LSG: Teacher workforce planning for Scotland’s schools

The Learned Societies’ Group on Scottish STEM Education (LSG) [1] brings together the learned societies and professional associations with a focus on the provision of STEM education at school. We are pleased that the Scottish Parliament’s Education and Skills Committee is considering teacher recruitment and retention. Teacher workforce planning has been a prominent area of interest for the LSG, especially as it is clear that schools are experiencing significant challenges in the recruitment of specialist teachers in the sciences and in mathematics. In this response we provide an outline of the key issues relating to teacher workforce planning in the STEM areas. We should be pleased to discuss our response with the Education and Skills Committee.

Need for improved data to inform teacher workforce planning.

While the Scottish Government publishes annually the Teacher Census, this does not provide a clear picture of teacher need either in subjects or in different localities. In 2010 the Scottish Government discontinued the annual report on vacancy statistics for teachers. The UK Government Migration Advisory Committee (MAC) has recently reported [2] on teacher shortages across the UK. It states that ‘there is very limited data to draw on to assess the shortage of teachers by subject in Scotland’. The LSG firmly believes that there is a need for improved data on teacher shortages and vacancies in Scotland in order to support accurate teacher workforce planning. Data should be collected on a regular basis and made publicly available.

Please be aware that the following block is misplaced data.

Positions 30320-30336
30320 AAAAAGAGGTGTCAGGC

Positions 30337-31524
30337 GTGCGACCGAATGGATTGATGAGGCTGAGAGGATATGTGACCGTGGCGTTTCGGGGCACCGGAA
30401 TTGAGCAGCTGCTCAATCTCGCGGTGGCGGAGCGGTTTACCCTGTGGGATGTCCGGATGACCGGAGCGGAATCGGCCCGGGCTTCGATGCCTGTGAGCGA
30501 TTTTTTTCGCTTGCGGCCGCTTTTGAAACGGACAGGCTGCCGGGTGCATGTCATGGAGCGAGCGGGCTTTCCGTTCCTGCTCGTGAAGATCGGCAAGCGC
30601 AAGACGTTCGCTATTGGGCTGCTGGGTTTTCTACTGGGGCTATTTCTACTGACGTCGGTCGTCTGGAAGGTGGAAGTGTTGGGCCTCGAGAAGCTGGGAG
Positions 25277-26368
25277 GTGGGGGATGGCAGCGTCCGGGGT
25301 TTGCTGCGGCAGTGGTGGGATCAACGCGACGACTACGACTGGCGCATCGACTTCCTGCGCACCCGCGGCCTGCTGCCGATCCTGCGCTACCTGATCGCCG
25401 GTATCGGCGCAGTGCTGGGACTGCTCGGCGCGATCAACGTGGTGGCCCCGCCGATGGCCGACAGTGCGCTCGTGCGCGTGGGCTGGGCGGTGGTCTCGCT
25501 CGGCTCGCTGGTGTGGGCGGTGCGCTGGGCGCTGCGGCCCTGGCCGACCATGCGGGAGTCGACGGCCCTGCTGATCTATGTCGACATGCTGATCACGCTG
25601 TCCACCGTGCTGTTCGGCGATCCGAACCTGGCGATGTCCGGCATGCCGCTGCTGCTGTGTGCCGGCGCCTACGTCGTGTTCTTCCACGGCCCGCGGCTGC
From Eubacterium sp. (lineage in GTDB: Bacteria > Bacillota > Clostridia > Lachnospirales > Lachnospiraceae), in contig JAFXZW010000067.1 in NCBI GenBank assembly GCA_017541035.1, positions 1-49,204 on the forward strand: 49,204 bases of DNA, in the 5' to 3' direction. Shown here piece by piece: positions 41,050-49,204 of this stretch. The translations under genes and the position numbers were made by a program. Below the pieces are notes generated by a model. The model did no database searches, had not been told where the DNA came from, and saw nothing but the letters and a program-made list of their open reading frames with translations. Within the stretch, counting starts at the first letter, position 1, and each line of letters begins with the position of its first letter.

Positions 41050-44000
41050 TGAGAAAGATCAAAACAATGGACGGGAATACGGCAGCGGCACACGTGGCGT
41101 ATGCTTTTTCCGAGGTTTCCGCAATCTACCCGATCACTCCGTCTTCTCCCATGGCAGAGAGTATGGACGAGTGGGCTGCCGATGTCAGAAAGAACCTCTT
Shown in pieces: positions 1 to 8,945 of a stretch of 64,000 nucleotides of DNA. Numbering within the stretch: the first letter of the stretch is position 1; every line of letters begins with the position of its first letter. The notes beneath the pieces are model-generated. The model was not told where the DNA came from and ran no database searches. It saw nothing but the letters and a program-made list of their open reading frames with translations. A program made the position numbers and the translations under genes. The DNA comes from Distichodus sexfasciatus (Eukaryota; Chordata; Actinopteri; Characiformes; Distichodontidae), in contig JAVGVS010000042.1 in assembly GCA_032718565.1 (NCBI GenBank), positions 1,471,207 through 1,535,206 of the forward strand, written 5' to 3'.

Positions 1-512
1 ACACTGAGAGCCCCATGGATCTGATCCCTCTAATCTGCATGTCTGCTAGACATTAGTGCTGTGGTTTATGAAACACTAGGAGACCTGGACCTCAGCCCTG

Other sources have helped to shine a light on STEM teacher supply issues in Scotland:

  • The Teacher Workforce Planning Advisory Group (TWPAG) Report (2013) [3] shows that Computing, Chemistry, Physics and Mathematics are among the subjects with the lowest teacher replenishment rates. The TWPAG group surveyed local authorities in 2012/13 in order to gather information on secondary vacancies, including looking at relative need across subjects. It is worth noting that the true vacancy rate will be masked by ‘hidden vacancies’ i.e. where schools do not advertise for a post because they know it will not be filled.
  • Computing At School Scotland (CASS) collected data in 2016 [4] showing that secondary schools are experiencing a severe shortfall in Computing Science (CS) teachers. There has been a 25% decline in the number of CS teachers in the past 10 years and CASS reported that 17% of secondary schools do not have a specialist CS teacher.
  • The recently published Scottish Government and CoSLA joint submission [5] to the MAC provides local authorities’ feedback on teacher recruitment challenges. This includes difficulties recruiting to remote and rural locations in Scotland. STEM teacher shortages feature prominently.